Drought Hurts Honeybees, Too

Author: Meera, August 14, 2014

The star thistle blooms in yellow bursts of color over the brown, drought-parched hills of the Bay Area during summer. Widely considered a noxious, invasive weed, the yellow star thistle’s blooms serve as a source of food for the honeybees during drought conditions when flower sources become scant.


While naturalists, government officials, land management people, ranchers, gardeners, farmers, and road and park maintenance workers consider the yellow star thistle challenging to control, others lament indigenous plants suffer or die because the yellow star thistle depletes the soil of moisture. Its one redeeming value appears to be as a food source for the bees.


Local beekeepers understand the value of the yellow star thistle during severe drought when water rationing in many counties mean few if any flowers are left blooming in August and September. While the plant’s nectar is great for the bees, it’s bad news for horses. Feeding on yellow star thistle over time can cause a horse malady known as chewing disease.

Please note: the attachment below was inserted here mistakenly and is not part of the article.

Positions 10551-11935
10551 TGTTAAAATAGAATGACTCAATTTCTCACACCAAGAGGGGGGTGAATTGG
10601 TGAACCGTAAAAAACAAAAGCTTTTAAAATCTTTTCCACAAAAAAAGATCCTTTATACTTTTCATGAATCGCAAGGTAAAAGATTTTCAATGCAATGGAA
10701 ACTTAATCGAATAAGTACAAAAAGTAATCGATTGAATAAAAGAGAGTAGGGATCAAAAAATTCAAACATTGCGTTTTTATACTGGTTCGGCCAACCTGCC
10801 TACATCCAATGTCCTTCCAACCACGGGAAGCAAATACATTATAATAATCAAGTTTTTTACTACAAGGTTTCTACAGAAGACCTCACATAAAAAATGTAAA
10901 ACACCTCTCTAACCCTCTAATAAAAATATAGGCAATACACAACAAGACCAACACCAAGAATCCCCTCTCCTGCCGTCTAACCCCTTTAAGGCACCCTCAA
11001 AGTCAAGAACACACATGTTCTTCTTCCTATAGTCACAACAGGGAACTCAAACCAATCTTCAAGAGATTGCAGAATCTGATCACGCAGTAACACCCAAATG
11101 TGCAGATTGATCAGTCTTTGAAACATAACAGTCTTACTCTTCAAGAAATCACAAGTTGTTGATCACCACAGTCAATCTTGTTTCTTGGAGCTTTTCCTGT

Also called St. Barnaby’s thistle and yellow cockspur, the yellow star thistle’s long tap root keeps it going while other plants around it die from lack of water. In Europe where the plant is indigenous, it is held in check by other plants that have co-evolved with it and by herbivores, the enemies of yellow star thistle. However, that’s not the case in the United States.


Since it was introduced to America in the early part of the 20th Century, the yellow star thistle has spread faster than a California wildfire and now covers some 15 million acres, just in this state alone. It is also considered a noxious, invasive weed in 35 other states. But the honeybees don’t care as long as there are enough of those yellow blooms to get them through the dog days of summer.



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